Tài liệu Rèn luyện kỹ năng đọc hiểu tiếng anh trình độ nâng cao cause and effect intermadiate reading practice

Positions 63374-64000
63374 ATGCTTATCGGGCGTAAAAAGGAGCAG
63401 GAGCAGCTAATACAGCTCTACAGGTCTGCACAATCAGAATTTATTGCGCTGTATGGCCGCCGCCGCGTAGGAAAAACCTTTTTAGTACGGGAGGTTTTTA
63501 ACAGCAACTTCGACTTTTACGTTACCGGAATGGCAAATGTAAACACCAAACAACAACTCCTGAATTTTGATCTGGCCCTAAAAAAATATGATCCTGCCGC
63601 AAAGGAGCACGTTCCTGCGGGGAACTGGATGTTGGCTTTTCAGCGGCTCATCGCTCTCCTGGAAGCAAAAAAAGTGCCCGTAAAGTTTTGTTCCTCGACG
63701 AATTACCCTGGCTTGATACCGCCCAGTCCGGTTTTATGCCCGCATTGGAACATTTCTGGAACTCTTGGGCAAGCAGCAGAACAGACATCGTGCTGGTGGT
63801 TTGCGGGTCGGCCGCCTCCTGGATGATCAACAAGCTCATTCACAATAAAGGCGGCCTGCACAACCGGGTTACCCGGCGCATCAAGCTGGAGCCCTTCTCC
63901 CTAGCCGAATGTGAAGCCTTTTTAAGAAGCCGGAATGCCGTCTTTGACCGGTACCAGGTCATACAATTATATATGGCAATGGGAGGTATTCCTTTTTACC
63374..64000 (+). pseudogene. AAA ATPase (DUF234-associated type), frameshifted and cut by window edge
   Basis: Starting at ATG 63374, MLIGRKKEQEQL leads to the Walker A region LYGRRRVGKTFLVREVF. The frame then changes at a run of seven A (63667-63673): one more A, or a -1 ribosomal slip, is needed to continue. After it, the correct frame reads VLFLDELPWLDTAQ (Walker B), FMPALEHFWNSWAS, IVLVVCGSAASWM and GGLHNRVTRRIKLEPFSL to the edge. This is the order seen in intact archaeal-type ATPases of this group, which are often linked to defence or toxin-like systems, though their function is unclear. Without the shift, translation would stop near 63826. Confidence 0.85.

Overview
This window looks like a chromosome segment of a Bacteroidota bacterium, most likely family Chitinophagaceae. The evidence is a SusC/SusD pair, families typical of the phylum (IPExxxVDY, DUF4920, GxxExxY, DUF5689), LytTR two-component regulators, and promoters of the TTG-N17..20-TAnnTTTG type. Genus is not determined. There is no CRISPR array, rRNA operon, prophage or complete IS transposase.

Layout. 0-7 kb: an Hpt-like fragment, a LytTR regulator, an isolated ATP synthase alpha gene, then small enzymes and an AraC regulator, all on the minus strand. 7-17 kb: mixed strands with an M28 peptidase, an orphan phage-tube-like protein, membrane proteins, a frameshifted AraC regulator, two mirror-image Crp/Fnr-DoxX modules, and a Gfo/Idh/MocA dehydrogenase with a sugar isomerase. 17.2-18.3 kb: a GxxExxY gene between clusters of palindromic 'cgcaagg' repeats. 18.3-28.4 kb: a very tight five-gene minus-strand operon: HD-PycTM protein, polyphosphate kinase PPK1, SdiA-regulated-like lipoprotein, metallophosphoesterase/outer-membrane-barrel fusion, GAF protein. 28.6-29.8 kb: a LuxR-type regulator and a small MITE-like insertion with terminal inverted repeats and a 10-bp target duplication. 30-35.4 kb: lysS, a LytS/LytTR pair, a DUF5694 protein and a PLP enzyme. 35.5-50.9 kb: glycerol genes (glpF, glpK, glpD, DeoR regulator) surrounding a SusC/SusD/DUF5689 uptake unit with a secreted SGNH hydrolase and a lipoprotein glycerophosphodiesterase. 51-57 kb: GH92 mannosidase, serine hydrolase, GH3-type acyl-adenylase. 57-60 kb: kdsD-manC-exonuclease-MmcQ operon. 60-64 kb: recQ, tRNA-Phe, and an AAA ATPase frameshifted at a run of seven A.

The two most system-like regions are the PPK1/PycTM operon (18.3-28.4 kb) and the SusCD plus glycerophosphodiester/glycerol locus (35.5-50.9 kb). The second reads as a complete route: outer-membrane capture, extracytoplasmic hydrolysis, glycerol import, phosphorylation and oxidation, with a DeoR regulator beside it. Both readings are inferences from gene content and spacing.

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KIM THU Patricia Ackert R E I\ D O C \ Gidi thieu va chu giai K V H IE II T IM T R IN H D O N flN G G A N H CRO Kl u I NT ERMEDI AT E R E A D I N G P R A C T I C E (YEN EU C O SlfA CH &A v a k e m b a i t a p k ie m t r a m JJ SJHA X U A T B A N V A N H O A T H O N G TIN C A U SE AND E F F E C T Intermediate Reading Practice Patricia ackert Kim Thu chu giai NHA XUAT BAN VAN HOA - THONG TIN CAUSE AND EFFEC T CONTENT To the Instructor Unit I Explorers '' 1. Burke and Wills - Across Australia 2. Alexandra David - Neel - A French Woman in Tibet 1 3 . Vitus Bering - Across Siberia to North America 3 10 19 4. Robert Scott - A Race to the South Pole 27 5. Mary Kingsley - Victorian Explorer 38 Unit II W orld Issues ■G). World Population Growth 2. Changes in the Family " 51 63 3. Women and Change 72 C Rain Forests 82 5. Green peace 4 91 Unit III A M ishm ash (A Hodgepodge) 7^ The Roadrunner 2. Afraid to Fly 103 " 112 3. Handwriting Analysis 122 4. Skyscrapers 133 5. Left - Handedness 142 Unit IV Science 1. A Biosphere in Space 153 in 2. Volcanoes 162 3. Snow and hail 173 4. Photovoltaic Cells - Energy source o f the Future 181 5 Biological Clocks 191 CAUSE AND EFFEC T Unit_V M edicine and Health 1. Headaches 2. Sleep and dreams 203 ‘ 212 3. The Common Cold 222 4. CPR 232 5. Blushing and Shyness -V 241 T ests w ith a n sw ers 251 Unit I EXPLORERS A LA SK A \ (J>rK v/ ' ------' B u r k e Vitus Bering’ a n d W ills Robert Scott M ary K.ing*siey NEPAL _ J/jAlexandra INDIA A David-Neel 1 These rough notes and ou r dead bodies must tell the tale. Robert Scott's Diary BURKE AND WILLSACROSS AUSTRALIA 1 Australia is a huge country, and the out-back (the Australian word for the interior o f the country) very large is desert. Some years it rains only 8 centimeters in Change into, become the outback, but other years rainstorms turn the desert into sandy swamps. Until the eighteenth century, only aborigines lived in Australia. These are tall, thin, brown­ skinned people, the first people in Australia. When 100 years Europeans went there to live, they built towns on the coast. However, by the 1850s, people began thinking more about the interior. In 1860, Robert O'Hara Burke, a police officer from Ireland, was chosen to lead an expedition across the continent from south to north. He took with him William John Wills and 1 1 other men, camels, horses, and enough supplies for a year and a half. They left Melbourne for the Gulf of CarpeHaria on August 20, winter in the southern hemisphere. The expedition had problems from half of the earth the beginning. Burke had no experience in the outback. The men fought and would not follow orders. Twice they left some o f their supplies so they could move faster, and later sent one o f the men, William Wright, back for them. Finally, a small group led by Burke moved on ahead o f the others to a river named Cooper's Creek interior (n) [in'tiorio] : vi'ing d a l ben tro n g expedition (n) hemisphere (n) [.ckspi'di/n] : choc tlidin lueti [’hemisfio] : b an c a n hug e(adj) [hju:d3] : l on g Urn 3 CAUSE A N D EFFECT and set up their base camp. They were halfway across the continent, but it was summer now, with very hot weather and sandstorms. They waited for a month for Wright, and then Burke decided that four from his small group, with 3 months' supplies, should travel the 1250 kilometers to the north coast as quickly as possible. They told the others to wait for them at Cooper's Creek. The journey across the desert was very difficult, but at the end o f January they reached the Flinders River near the Gul f o f Carpentaria. They started their return journey, but now it was the rainy season and traveling was slow and even more difficult than their trip north. They did not have enough food, and the men became hungry and sick. Then one o f them died. Some o f the camels died or were killed for food. Finally, on April 21, they arrived back at Cooper's Creek, only to find that no one was there. The rest o f the expedition left the day before because they thought Burke must be dead. The three men continued south, but without enough food, both Burke and Wills died. Aborigines helped the last man alive, and a s e ar c h p a r t y found him in September 1861. He was half crazy from hunger and loneliness. There were many reasons that the expedition did not go as it was planned, it had an inexperienced leader, the men made bad de cisions, some did not follow orders, and they did not get a l o n g . But they were the first expedition to cross Australia, and Burke and Wills are still known as heroes of exploration. search = look for/party = a group of people noun for decide be friendly, not fight sand storm (n) search party (n) aborigine (n) [siendsto:m] [so:Lf] [,a;bo'rid3in] : bao cat ; m ot d m tun h e m : tho dan get along (v) [get e’b r | ] : lioa licrp, doan ket 4 explorers A. V ocabulary In this book, difficult words are repeated several times in the exercises. These words are also repeated and reviewed in other lessons. It is not necessary to list new English words with their meanings in your own language. You will learn them just by practicing. In each lesson, when you read the text the first time, underline the words that you don't know. Then you can give yourself a test when you finish the lesson, look at the words you underlined and see if you understand them. If you don't know them yet, this is the time to memorize them. In the vocabulary exercises in this book, write the correct word in each blank.Use each word only once. Use capital letters where they are necessary. exploration (j continents ^aborigines /I decision ^hemisphere ^ ahead 5Sets along 4ex Per'ence expedition 2-base Ccentury ^Qheroes 1. Please decide what you want to do. You must make a _________________ . 2. In baseball, a player hits the ball and runs to first_____________________. 3. The dark- skinned first Australians are c a ll e d ________________________ . 4. Do you have a n y _______________ as a secretary, or is this your first job? 5. Kumiko ______________ well with everyone. She is always nice and never fights with people. 6. The years 1900 - 1999 are the twentieth_______________. 7. Tom saw some c h il d r e n ______________o f him in the street while he was driving home, so he slowed down. 8. 9. Asia is in the n o r th e r n ______________ . Africa, Antarctica, Asia, Australia, Europe, North America, and South America are the s e v e n ______________. 10. People who win in the Olympic Games a r e __________ in their countries. Continent (n) ['kontinont] : chan luc ,lnc clia decision (n) [di'si3n] : sirquyet dinli experience (n) [iks'pieriens] : kinli ngliiem hero (n) [’hierou] : anh hung 5 CAUSE A N D EFFECT h tQ Q Q B. V o c a b u l a r y Do this exercise like Exercise A chosen ^'huge searching jexpedition 1 interior Jsupplies experience Gjourney /jswamps ^exploration ^party upturned into 1. Burke and Wills led a n ______________into the interior o f Australia 2. Christopher Columbus w a s ______________ for a ne w wa y to go to India 3. Canada is a ______________country, one o f the biggest in the world. 4. Birds like to live i n ___________ because there is a lot o f water and food 5. We use one kind of paint for t h e ______________ o f a house and another kind for the exterior. 6. It is a l o n g ______________from Melbourne to London. 7. A s e a r c h ______________was sent to find Burke and Wills' expedition. 8. Most o f the earth has been explored. Now we are in the age of space ______________ , searching for more information about the stars, the moon, and other planets besides earth. 9. The secretary ordered paper, pens, and o t h e r _____________ for the office 10. Carlos started to study hard a n d ______________ a good student. C. T r u e / False Write T if the sentence is true, write F if it is false. If a question is false, change it to make it true, or explain why it is false. An asterisk (*) before a question means it is either an inference or an opinion question. You cannot find a sentence in the text with the answer. You have to use the information in the text and things you already know and then decide on the answer. _______L The first Europeans in Australia built villages in the outback because there were too many aborigines on the coast. _______2 .1 he Burke and Wills expedition crossed Australia from south to north. _____ *3. December is a summer month in Australia. supply (n) exterior (n) exploration (n) [so'plai] [cks'tiorio] [, ekspb:'rci/n] : ngtion tai Ira, vien tro : ben ngoai : s tf llidm liieu p lan et (n) ['plicnit] : I,an li n ull 6 EXPLORERS _______4. Much o f the interior o f Australia is swampy all year long. ______ 5. Eleven men crossed Australia with Burke and Wills. _______*6. Burke and Wills did not have enough food for their journey back to Cooper's Creek because the rain slowed them down. ______*7. The aborigines could help the last man alive because they understood how to live in the desert. ________ 8. Burke was a good leader for this expedition. D. C om prehension Questions Answ er these questions in complete sentences. An asterisk (*) means it is either an inference or an opinion question. You cannot find the exact ans wer in the text. 1. Where did the first Europeans live when they went to Australia? *2. Why were camels good animals for this expedition? 3. Why did the men leave some o f their supplies behind them? 4. Why was it difficult to travel in the interior o f Australia? 5. What happened to some o f the camels? 6. Na m e two reasons why this expedition had so many problems. *7. Do you think Burke and Wills should be called heroes of exploration? Why? E. M ain Idea What is the main idea o f paragraph 4 (lines 20-25)? 1. Robert Burke led this expedition. 2. The expedition had many problems. 3. Burke had no experience in the outback. swampy (adj) ['swompi] : lay loi leader (n) ['li:do] : ngifcri dan dan 7 CAUSE AND EFFECT WORD STUDY A. Tw o-w ord Verbs English has many two-word verbs. Each o f the two words is easy, but when they are put together, they mean something different. There is often no way to guess what they mean. You have to learn each one. Learn these and then fill in the blanks with the right words. Use the right verb form. turn into - changc into, become get along (with) - not fight, be friendly break down - s t o p going or working (often about a car) call on - when someone, usually a teacher, asks someone to speak put away - put something in the place it belongs. 1 2. 3. 4. 5. Our washing machine _____ t________ yesterday and I couldn’t finish washing my clothes. Tommy and his little brother don't ______________ very well. They fight about something almost every day. Ali knew the answer when the t e a c h e r ______________ him. It was rainy this morning, but now' it h a s ______________ a beautiful day. Mary doesn’t us ually______________ her clothes. She just leaves them on a chair or the bed. B. Articles (a, an, the) There are so many rules about articles that it is easier just to get used to them by practicing than to learn all the rules. However, you will learn a few of the rules later in this book. Here are some sentences or parts o f sentences from the text. Put an article in the blank if it is necessary. 1. Other years rainstorms turn____________ desert into sandy swamps. 2. Until eighteenth century, only aborigines in Australia. turn into (v) break down (v) put away (v) call on (v) 8 [to:n ’intu:, ’into] [brcik] [put o'wei] [ko :1 on] n o lien hong cat di glie tham lived explorers 3. Iii I860, _____________ Robert O'Hara Burke, ______________ police officer from Ireland was. chosen to lead _______________ expedition across______________ continent from south to north. 4. He took with him William John Wills, __________ eleven other men, _____ c a m e l s . __________ horses, and enough supplies for________ year and___________half. 5. 6. expedition had___________problems from__________ beginning. men fought and would not follow___________ orders. C. C on text C lues It is not necessary to look up every new word in the dictionary. You can often tell what the word means from the sentence it is in, or from the sentence after it. For example, the word aborigines in line 6 is explained in the next sentence. What are aborigines? Always look for this kind o f sentence when you are reading. Don't look up the word in your dictionary. Here are some sentences from the other four lessons in this unit. Tell what each word in bold print means. 1. She started working as a journalist, writing articles about Asia and Buddhism for English and French magazines and newspapers. 2. Scott took ponies (small horses) and a few dogs. 3. She helped to start anthropology, the study o f people's customs and lives, in Africa. 4. Europeans bought ivory, which comes from elephants, and other things from Africans. 5. She met trad ers there, European men who bought ivory and other things from Africans and sold them things from Europe. 6. M ission aries went to Africa to teach Christianity. journalist (n) [’d3e:nelist] n lia b a o pony (n) [’pouni] n g i/a c o n anthropology (n) [,icn()re'p.'>lod3i] n h d n c lu in g h o c ivory (n) missionary (n) ['aivori ] ['mi/nori] n g ifd 'i t ru y e n d u o ngu ro i CAUSE A N D EFFECT ALEXANDRA DAVID - NEEL - A FRENCH WOMAN IN TIBET Tibet has been a secret and mysterious country to the rest o f the world for several centuries, it is on a high p la te au in Asia, surrounded by even higher mountains, and only a few foreigners were able to cross its b o r d e r s until recently. One o f these foreigners was a French woman named Alexandra David-Neel (1868-1969). She traveled by herself in India, China, and Tibet. She studied the Buddhist religion, wrote articles and books about it, and collected a nc ie nt Buddhist books. She also became a Buddhist herself Alexandra always said she had an unhappy childhood. She escaped her unhappiness by reading books on adventure and travel. She ran away from school several times and even ran away to England when she was only sixteen. She was a singer for several years, but in 1903 she started working as a journalist, writing articles about Asia and Buddhism for English and French magazines and newspapers. The next year, when she was thirtyseven. she married Philippe-Fran^ois Neel. It was a strange marriage. After five days together, they moved to different cities and never lived together again. plateau (n) [’pLctou] c a o n g tty e n border(n) [’b . v d n ] b ie n g u n ancient (adj) ['em/ ont] co Buddhism ui) [ 'budi st] duo phot 10 2 high, flat land lines between countries very old got away from EXPLORERS Vet lie supported her all his life, and she wrote him hundreds o f letters full of details about her travels. She traveled all over Europe and North Africa, but she went to India in 1911 to study Buddhism, and then her real travels began. She traveled in India and in Nepal and Sikkim, the small countries north o f India in the Himalaya Mountains, but her goal was Tibet. She continued to study Buddhism and learned to speak Tibetan. She traveled to villages and religious centers, with only an interpreter and a few men to carry her cam p in g equipment. For several months she lived in a cave in Sikkim and studied Buddhism and the Tibetan language. Then she adopted a fifteen-year-old Sikkimese boy to travel with her. He. remained with her until his death at the age o f fifty-five. For the next 7 years she traveled in remote areas of China. These were years o f civil war in China, and she was often in danger. She traveled for thousands of kilometers on horseback with a few men to help her, through desert heat, sandstorms, and the rain, snow, and freezing temperatures o f the colder areas. In 1924, David - Ne el was fifty-six years old. She darkened her skin and dressed as an old beggar. She carried only a beggar's bowl and a backpack and traveled through hot lowlands and snowy mountain passes until she reached the border of Tibet. Because she spoke Tibetan so well, she was able to cross the border and reach the famous city of Lhasa without anyone knowing that she was European and forbidden to be there. It was often freezing cold, and sometimes there wasn't enough food. Sometimes she was sick, and once she nearly Yet but/supported ga'.t her money to live on support (v) [so'p v t] c u n g c a p . lo t n o goal (n) [goul] [ke.v] n in e d ic l i f'bceol ngitt'ti a n .xin cave (n) besmear (n) 0° C or colder not allowed not allowed lia n g d o n g 11 CAU SE AN D EFFECT died. This was the most dangerous o f all her journeys, but she reached her goal and collected more information about Tibetan Buddhism. She returned to France in 1925. She spent several years writing about her r e s e a r c h and adventures and translating ancient Tibetan religious b o o k s . When she was sixty-six, she returned to China and the Tibetan border area for 10 years In 1944, the Second World war reached even that remote area, and at the age o f seventy-six she walked for days, sometimes without food, until she was able to reach a place where she could fly to India and then home to France. She continued writing and translating until she died, just 7 weeks before her 101st birthday. Most explorers traveled to discover and map new places. David-Neel went to do research on Buddhism. She said that freedom was the most important thing in life for her, and like many other explorers, she lived a dangerous, exciting, free life. search for nc« information A. Vocabulary Write the correct word in each blank. Use each word only once and use capital letters if they are necessary civil war mysterious caves equipment temperature article journalist adventure 1. It would be a g r e a t ___ 2. There is an interesting freezes ancient remote beggars border discovered forbidden plateau to travel in Tibet on horseback. ___ in the newspaper today about Tibet. 3. You can f i n d ______________ asking for money in most countries 4. When Ali got to his car, h e ______________ that he had a parking ticket. 5. Some ancient North American Indians lived in_________ . Others built houses. 6. Smoking i s __________ in the front rows in airplanes. research (n) translate (v) remote (adj) exciting (n) 12 [ri'se:t/, ’ri:so:t/] [tr - Xem thêm -